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Improvised Suite on the harmony of the Goldberg Variations: Gigue

Bach was one of the most famous improvisers of the 18th century. His so-called Goldberg Variations are based on an aria. Taking its harmony, Bach creates his wonderful machinations.

The Scroll Ensemble takes that same basis to improvise a suitte en trio, a typical French piece. Below you can see us improvise the Gigue from this suite in The Escher Museum (The Hague, 2013).
James Hewitt – Baroque Violin; Robert de Bree – Baroque Oboe; Iason Marmaras – Harpsichord; Florencia Bardavid – Viola da Gamba.

 

 

Improvisation on a golf cart

As improvisers we are very mobile, more mobile than most (classical) music ensembles. In the 2017 edition of the Travelling in Baroque festival we decided to put this to the test and improvise in styles from early English renaissance up to Elgar and Britten, whilst driving in a golf cart. We led people who were cycling from one concert to the other, commenting on them on the way.

 

 

Here we go!!

Geplaatst door The Scroll Ensemble op zaterdag 12 augustus 2017

 

Improvisations on the Ciaconna from Claudio Monteverdi’s Zefiro Torna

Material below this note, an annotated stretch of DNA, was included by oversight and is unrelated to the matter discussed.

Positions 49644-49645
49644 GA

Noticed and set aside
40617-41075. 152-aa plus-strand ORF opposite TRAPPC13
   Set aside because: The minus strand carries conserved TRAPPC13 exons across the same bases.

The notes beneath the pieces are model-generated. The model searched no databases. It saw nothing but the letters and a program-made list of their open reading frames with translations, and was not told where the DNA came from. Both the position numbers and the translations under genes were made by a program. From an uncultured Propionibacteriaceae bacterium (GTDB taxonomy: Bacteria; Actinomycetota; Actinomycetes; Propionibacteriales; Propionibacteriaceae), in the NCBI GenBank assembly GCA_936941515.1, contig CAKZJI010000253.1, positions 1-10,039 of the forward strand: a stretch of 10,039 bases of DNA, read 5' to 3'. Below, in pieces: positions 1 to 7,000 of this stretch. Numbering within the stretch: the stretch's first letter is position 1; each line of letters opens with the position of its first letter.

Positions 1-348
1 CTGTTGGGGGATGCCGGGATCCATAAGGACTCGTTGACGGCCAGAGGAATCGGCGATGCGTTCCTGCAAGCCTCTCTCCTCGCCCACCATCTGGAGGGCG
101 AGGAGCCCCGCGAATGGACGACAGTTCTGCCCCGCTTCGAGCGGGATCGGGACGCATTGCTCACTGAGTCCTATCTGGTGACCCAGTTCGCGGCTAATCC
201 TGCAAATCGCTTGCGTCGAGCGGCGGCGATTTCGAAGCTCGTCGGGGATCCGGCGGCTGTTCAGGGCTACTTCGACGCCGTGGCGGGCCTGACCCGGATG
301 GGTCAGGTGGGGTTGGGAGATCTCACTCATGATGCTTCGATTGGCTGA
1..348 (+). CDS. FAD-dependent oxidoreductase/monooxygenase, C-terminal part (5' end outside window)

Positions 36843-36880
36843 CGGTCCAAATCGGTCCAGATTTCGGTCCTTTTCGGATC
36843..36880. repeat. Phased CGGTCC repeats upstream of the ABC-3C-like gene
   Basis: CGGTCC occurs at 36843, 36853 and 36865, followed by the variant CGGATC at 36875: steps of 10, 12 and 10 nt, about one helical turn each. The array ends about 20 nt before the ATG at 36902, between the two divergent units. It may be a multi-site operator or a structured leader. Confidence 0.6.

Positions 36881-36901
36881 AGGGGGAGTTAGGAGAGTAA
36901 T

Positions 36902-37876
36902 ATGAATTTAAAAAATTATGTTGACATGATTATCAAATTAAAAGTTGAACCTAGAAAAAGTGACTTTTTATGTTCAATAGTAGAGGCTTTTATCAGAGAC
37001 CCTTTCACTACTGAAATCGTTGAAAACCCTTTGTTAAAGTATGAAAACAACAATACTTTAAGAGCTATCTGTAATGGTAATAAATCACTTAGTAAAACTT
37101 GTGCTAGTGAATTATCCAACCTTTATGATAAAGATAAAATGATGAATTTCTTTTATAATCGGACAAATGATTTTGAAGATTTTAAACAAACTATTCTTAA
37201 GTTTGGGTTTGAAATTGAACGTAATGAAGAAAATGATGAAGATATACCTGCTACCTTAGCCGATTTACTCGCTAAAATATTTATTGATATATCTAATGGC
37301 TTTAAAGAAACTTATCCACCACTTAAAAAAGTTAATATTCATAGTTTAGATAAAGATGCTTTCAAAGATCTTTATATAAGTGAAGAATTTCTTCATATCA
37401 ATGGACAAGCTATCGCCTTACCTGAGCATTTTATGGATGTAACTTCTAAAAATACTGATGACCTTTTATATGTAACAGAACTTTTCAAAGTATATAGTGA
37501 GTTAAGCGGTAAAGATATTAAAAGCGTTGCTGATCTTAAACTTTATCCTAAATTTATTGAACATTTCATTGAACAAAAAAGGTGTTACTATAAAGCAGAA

The catchy bass to Monteverdi’s Zefiro Torna was used by many of his contemporary Italian colleagues. It is thought that it originates in South America and came to Europe through Spain and the vogue for simple, chordal guitar music at the beginning of the 17th century.
The simple repeated chords used to strum through many a song by amateur musicians is used by Monteverdi for a very varied piece and gave us the inspiration for our own improvisations.
Coincidentally, it is interesting that in a suite (like our improvisation above) later in time the chaconne would also be included. However, by this time it had become highly stylised and has a different harmonic underpinning.

Live recording on Dutch Radio4 in the programme “Opium op 4”. James Hewitt- Baroque Violin; Robert de Bree- Recorder; Iason Marmaras- Spinet.

 

Improvised diminutions on Vestiva i Colli by G. P. Palestrina

Going back even more in time, we arrive at the 16th century. Palestrina’s Vestiva i Colli was one of the most famous pieces of its time. The 5-part madrigal is here played on the harp, as was one of the possible ways of performing the piece. The recorder and violin improvise on the two top parts to try and express some of the words on their instruments. Also, they try not to get into each other’s hair. Several treatises inform us now how this was done back then. Have a look at our improvisation resources section.

James Hewitt- baroque violin; Robert de Bree- recorder; Sarah Ridy- Baroque Harp.